DOCK8 regulates lymphocyte shape integrity for skin antiviral immunity.
Zhang Q., Dove CG., Hor JL., Murdock HM., Strauss-Albee DM., Garcia JA., Mandl JN., Grodick RA., Jing H., Chandler-Brown DB., Lenardo TE., Crawford G., Matthews HF., Freeman AF., Cornall RJ., Germain RN., Mueller SN., Su HC.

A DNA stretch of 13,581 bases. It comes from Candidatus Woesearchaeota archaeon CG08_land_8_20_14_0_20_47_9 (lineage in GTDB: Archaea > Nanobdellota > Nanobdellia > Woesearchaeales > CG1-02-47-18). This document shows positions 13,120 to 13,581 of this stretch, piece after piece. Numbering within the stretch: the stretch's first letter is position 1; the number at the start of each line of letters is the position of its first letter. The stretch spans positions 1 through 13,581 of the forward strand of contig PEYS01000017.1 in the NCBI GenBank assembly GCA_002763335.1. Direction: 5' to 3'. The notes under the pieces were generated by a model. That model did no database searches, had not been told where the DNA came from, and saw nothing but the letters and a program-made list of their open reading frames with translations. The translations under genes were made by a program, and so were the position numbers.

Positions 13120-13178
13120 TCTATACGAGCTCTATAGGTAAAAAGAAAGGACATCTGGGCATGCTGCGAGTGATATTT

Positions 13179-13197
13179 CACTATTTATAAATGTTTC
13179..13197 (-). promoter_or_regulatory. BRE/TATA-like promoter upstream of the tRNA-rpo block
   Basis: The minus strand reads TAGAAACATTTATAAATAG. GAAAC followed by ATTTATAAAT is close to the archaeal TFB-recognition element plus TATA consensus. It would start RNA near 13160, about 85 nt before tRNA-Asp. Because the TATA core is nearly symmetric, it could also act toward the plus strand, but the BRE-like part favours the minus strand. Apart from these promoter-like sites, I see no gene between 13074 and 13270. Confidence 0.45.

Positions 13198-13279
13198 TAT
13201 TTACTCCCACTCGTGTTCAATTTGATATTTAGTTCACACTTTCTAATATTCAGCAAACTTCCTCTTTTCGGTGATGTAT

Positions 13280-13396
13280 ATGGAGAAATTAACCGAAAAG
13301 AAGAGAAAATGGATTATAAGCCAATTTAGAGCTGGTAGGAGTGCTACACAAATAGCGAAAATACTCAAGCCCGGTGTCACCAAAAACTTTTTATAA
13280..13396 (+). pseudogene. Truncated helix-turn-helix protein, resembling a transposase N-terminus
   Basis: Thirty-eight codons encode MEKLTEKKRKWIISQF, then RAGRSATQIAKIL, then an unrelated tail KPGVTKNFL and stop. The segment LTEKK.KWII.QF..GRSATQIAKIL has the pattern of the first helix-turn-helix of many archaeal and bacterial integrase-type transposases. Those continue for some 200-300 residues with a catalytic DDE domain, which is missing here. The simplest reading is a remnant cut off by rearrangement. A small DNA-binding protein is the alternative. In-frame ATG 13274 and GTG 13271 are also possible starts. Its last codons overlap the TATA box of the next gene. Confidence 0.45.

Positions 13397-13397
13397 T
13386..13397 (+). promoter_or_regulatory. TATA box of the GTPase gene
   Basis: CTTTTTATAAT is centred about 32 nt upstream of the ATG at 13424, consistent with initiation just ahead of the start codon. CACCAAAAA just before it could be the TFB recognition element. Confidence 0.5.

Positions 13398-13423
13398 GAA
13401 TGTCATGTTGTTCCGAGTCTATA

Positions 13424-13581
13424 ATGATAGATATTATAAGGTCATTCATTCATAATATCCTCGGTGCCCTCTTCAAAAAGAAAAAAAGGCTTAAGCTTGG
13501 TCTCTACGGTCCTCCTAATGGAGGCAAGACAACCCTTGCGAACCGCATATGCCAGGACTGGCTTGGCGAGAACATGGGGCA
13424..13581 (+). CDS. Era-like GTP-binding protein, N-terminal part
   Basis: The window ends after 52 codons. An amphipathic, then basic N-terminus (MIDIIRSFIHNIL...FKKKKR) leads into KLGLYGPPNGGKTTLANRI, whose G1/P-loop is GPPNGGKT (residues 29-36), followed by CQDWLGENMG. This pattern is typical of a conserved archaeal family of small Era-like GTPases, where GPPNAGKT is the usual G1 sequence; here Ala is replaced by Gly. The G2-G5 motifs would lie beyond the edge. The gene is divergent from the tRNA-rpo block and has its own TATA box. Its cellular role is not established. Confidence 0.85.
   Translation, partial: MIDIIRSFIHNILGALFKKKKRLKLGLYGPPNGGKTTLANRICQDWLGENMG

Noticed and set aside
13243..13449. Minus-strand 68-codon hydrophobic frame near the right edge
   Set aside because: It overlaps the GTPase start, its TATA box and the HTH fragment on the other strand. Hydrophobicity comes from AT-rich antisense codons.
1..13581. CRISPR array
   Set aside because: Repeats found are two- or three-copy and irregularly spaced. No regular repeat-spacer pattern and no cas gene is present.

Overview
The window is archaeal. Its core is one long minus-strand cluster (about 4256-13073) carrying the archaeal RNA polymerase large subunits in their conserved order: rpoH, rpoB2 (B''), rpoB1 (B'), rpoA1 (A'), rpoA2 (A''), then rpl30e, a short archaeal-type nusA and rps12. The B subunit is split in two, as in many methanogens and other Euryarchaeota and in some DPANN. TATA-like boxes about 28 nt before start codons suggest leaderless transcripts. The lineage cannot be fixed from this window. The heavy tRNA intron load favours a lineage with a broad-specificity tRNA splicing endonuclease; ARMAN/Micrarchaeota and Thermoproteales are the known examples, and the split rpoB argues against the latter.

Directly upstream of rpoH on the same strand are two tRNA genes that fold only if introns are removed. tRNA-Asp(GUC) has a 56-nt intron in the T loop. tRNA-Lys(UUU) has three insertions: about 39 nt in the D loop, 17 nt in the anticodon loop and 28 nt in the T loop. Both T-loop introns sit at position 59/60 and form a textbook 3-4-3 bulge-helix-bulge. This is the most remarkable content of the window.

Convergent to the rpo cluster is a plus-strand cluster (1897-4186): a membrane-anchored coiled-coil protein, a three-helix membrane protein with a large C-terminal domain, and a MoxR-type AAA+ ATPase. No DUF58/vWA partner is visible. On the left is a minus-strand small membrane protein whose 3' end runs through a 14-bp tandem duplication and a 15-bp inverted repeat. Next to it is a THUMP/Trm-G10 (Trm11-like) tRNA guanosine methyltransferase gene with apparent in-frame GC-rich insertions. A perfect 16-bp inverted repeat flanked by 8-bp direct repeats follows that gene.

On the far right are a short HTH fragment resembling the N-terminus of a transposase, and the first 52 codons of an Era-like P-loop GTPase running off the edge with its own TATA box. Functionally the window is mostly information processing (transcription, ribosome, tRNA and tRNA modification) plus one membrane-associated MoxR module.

DOCK8 mutations result in an inherited combined immunodeficiency characterized by increased susceptibility to skin and other infections. We show that when DOCK8-deficient T and NK cells migrate through confined spaces, they develop cell shape and nuclear deformation abnormalities that do not impair chemotaxis but contribute to a distinct form of catastrophic cell death we term cytothripsis. Such defects arise during lymphocyte migration in collagen-dense tissues when DOCK8, through CDC42 and p21-activated kinase (PAK), is unavailable to coordinate cytoskeletal structures. Cytothripsis of DOCK8-deficient cells prevents the generation of long-lived skin-resident memory CD8 T cells, which in turn impairs control of herpesvirus skin infections. Our results establish that DOCK8-regulated shape integrity of lymphocytes prevents cytothripsis and promotes antiviral immunity in the skin.